the provisions of s. 75, he may, by such ways and means as shall  seem  to him expedient ascertain  and  determine  the value of such property and shall thereupon determine six per centum  on such value to be the annual net profits  thereon. Section  78 provides for the issue of a notice of  valuation to  the  person  concerned.  The other  provisions  in  that Chapter  are not relevant for our present purpose.   Now  we come to s. 102 in Chapter VII.  That section reads               "Every  person who shall deem himself to   be               aggrieved by any valuation made by a Collector               under the provisions of section 75 or 76  may,               within  one  month  after  the  issue  of  the               ,notice  mentioned  in section  78  and  every               person who shall deem himself to be  aggrieved               by  any valuation made by the Collector  under               the  provisions of any other section  of  this               Part may within one month after the posting up               of  a copy of the valuation roll as  mentioned               in  section 35, prefer his objections  to  the               Collector;  and if such objections, or any  of               them, are disallowed, may within one month  of               such disallowance, appeal to the  Commissioner               against  such valuation, and the  decision  of               the Commissioner shall be final. Before proceeding to discuss the questions of law arising in this appeal, it is necessary to mention that the  respondent company  had unsuccessfully appealed against cesses  imposed on it. It was urged on behalf of the respondent that supply of coal made  by  Ramnagar colliery to the factories  and  workshops cannot  be considered as a sale and without a  sale,  there can be no profit; and hence in computing the profits of  the colliery the value of the 280 coal  supplied  to  the factories  and  workshops  mentioned earlier should not have been taken into consideration.  This contention  has to be rejected in view of the  decision-  of this Court in Tata Iron  and Steel Co. Ltd. v. The State  of Bihar(1).  The ratio of that decision directly bears on the- point  under  consideration.   It  may  be  noted  that  the appellant  therein as well as respondent in this appeal  are both Tata concerns.  In that case the appellant company  was the owner of certain mines in Bihar from where it  extracted iron ore which it utilized in its factory at Jamshedpur for making  iron  and steel.  Under ss. 5 and 6 of  the  Act  as amended in Bihar all immovable property situate in any  part of  the  State of Bihar was liable to the payment  of  local cess  which in the case of mines was to be assessed  on  the annual  profit  earned by them.  For  the  assessment  years 1954-56,  the  company  was  assessed  by  the  Cess  Deputy Collector on the basis that it had made profits cf Rs. 4/7/- per ton of iron ore extracted.  Tata Iron and Steel Co. Ltd. claimed that it was not liable to the payment of cess as  it did  not  sell any ore as such and could  not  therefore  be treated as having made any profit’ from the mines within the meaning  of s. 6 of the Act.  The question in that case  was whether  the appellant company could in law be said to  have derived  "profit" from the mines when the ore extracted  was not  sold  by  it as such but was utilised  by  it  for  the purpose  of manufacturing finished products which  it  sold. This Court ruled in that appeal that on a true construction of ss. 6 and 72 of the Act as amended in Bihar which  amend- ments are not material for the decision of this  case,-where activities other than mere winning the ore are carried on by an  assessee with a view to convert the ore into a  finished



product  and there is a transaction of sale of the  ultimate product, the profit derived from the working of the mine  is embedded  in  the final realisation, and  the  profit  which accrues  to  the assessee from the mining operation  can  be disintegrated from the total profit and ascertained and cess levied  thereon.   Mr.  Chagla,  learned  Counsel  for   the assessee  tried to distinguish that decision on  the  ground that  in Tata Iron and Steel case, the iron ore  won  became imbedded in the steel produced but that is not the  position in  the  present  case as no part of  the  coal  raised  got imbedded  in  the ultimate product namely the  steel.   This difference  in  fact  has no bearing on  the  ratio  of  the decision.  The rule laid down in Tata Iron and Steel case is that where the profit derived from the working of a mine  is imbedded  in the profits earned by the sale of the  ultimate product,  it  is  open  for  the  ’assessing  authority   to disintegrate that profit and find out the profits earned  by the  mine.   The fact that in the one case the  winning  was that  of  the  iron and in the other it  is  coal  makes  no difference in principle.  In that case this Court ruled that the  winning  of the ore and converting it into  a  finished product (1) [1963] Supp. 1, S.C.R. 199. 281 could not be construed as two transactions conducted by them but  it should be viewed as a single integrated  undertaking for the production of steel and steel products.  Similar  is the position in the present case.  Hence we hold that it was open  to the assessing authority to take into  consideration the  value  of  the  coal  supplied  to  the  factories  and workshops  referred to earlier in computing the  profits  of the colliery. Mr.  Chagla  next  assailed the cesses  imposed  on  another ground.   He contended that in view of the decision of  this Court  in Tata Iron and Steel Company’s case(1) it  was  not open  to the assessing authority to value the coal  supplied to  the factories and workshops at the controlled  rate;  he should have, as suggested in that decision disintegrated the ultimate  profits earned and found out the profit earned  by the mine.  We I are of the opinion that it is  impermissible for  us to go into that question in these proceedings.   The liability to pay tax is one thing and mode of computation of the  net profits is ’another.  The mode of computation is  a matter  for  the  assessing  authorities  except  where  the computation  is done in violation of any provision  of  law. If  there was any mistake in the computation,  that  mistake should  have been got rectified by following  the  procedure prescribed.  in  the  Act.  If the  respondent  company  was aggrieved  by  the  mode  of  computation  adopted  by-  the assessing  authority, it should have agitated that  question firstly  before  that authority and  thereafter  before  the appellate authority.  Having not done so, the company cannot be  permitted  to raise that question in the  present  suit; otherwise  the  finality contemplated by s. 102 of  the  Act would  become  illusory.  It is true, as  observed  by  Lord Thankerton in Collector of South Arcot v. Mask & Co.(2) that it  is settled law that the exclusion of jurisdiction  of  a civil  court  is’ not to be readily inferred but  that  such exclusion  must  either be explicitly expressed  or  clearly implied. It is also well settled as observed by his Lordship that  even  if the jurisdiction is so  excluded,  the  civil courts  have  jurisdiction to examine into cases  where  the provisions  of the Act have not been complied with,  or  the statutory  tribunal  has not acted in  conformity  With  the fundamental  principles  of  judicial  procedure.   In   the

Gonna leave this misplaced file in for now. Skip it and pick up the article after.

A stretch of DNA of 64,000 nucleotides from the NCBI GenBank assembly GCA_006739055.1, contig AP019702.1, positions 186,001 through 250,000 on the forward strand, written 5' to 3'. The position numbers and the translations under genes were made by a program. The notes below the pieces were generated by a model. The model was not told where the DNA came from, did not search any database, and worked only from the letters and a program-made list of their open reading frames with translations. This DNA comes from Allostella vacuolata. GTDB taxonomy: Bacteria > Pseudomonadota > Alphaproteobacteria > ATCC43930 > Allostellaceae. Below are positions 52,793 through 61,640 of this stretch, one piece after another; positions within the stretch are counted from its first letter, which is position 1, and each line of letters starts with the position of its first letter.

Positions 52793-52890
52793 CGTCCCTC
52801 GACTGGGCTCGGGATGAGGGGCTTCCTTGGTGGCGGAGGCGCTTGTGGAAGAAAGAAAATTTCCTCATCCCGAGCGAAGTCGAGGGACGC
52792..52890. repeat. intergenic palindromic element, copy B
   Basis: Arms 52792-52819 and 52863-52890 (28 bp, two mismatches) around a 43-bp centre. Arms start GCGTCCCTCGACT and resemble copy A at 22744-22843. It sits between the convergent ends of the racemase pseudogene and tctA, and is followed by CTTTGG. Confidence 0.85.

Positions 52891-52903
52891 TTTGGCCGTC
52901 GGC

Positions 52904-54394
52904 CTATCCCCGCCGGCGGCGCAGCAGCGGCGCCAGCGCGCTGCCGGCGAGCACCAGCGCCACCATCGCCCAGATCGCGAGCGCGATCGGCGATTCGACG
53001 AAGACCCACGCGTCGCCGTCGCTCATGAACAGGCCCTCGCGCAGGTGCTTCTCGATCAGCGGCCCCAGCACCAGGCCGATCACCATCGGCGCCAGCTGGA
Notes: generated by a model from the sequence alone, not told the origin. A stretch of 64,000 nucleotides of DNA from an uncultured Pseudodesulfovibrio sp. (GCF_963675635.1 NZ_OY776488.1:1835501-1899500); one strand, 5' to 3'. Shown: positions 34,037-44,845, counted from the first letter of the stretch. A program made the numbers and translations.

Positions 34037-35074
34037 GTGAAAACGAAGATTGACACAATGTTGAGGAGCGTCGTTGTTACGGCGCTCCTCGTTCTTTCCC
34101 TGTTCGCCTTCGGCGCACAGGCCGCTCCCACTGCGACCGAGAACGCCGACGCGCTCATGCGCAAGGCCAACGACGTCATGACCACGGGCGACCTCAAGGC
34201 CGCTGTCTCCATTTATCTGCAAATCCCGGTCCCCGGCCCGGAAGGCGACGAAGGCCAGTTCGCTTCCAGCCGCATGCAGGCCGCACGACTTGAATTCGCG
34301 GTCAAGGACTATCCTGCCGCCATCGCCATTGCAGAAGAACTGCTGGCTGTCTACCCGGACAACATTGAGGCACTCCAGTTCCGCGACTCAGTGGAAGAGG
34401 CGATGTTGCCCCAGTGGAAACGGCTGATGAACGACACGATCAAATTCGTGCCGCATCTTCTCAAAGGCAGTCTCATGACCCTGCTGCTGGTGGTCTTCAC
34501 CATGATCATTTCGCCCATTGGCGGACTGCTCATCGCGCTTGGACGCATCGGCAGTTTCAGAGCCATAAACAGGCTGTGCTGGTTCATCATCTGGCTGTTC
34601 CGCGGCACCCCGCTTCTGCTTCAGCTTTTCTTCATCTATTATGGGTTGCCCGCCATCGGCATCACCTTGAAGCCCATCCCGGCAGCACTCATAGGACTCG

present case what is contended is not that any provision  in the Act had been ignored by the assessing authority but that s.  72  thereof has not been properly  interpreted  by  that authority.   If the provisions of the Act form  a  precise, self  contained  code, as we hold them to be,  the  assessee cannot be permitted to challenge the levy on the ground that the levy imposed on him is excessive.  It must be remembered that  the  levy under the Act is imposed by  a  special  law which law also provides its own remedies for correcting  the errors that may be committed by the assessing authority. (1) [1963] Supp.  S.C.R.199 (2) 67, I.A. 222; 282 Where  a liability not existing previously is created  by  a statute  which statute at the, same time provides a  special or  particular  remedy for correcting any mistake  that  may occur in its enforcement the aggrieved party must adopt  the form  of  remedy  given by the statute  and  no  other.   In Dhulabhai and ors. v. The’ State of Madhya Pradesh and anr., (3)  our  present Chief Justice speaking for the  Court  has formulated  the circumstances under ’Which the  jurisdiction of the civil court can be invoked in the matter of a levy of tax.   Therein  this  Court has laid  down  that  where  the statute  gives  a  finality to the  orders  of  the  special tribunals, the civil courts’ jurisdiction must be held to be excluded,  if there is adequate remedy to do what the  civil court would normally do in a suit.  It is further 1-aid down in  that  case  that questions of  the  correctness  of  the Asses sment  apart, from its constitutionality are  for  the decision of the authorities and a civil suit does not lie if the  orders of the authority are declared final or there  is an express prohibition under the particular Act.  We do  not think that the civil courts have jurisdiction to examine the correctness  of the computation of the net profits  made  by the authorities under the Act. For the reasons mentioned above, this appeal is allowed  and the  suit  brought by the respondent company dismissed  with costs throughout. R.K.P.S.                            Appeal allowed. (1) [1968] 3 S.C.R. 662 283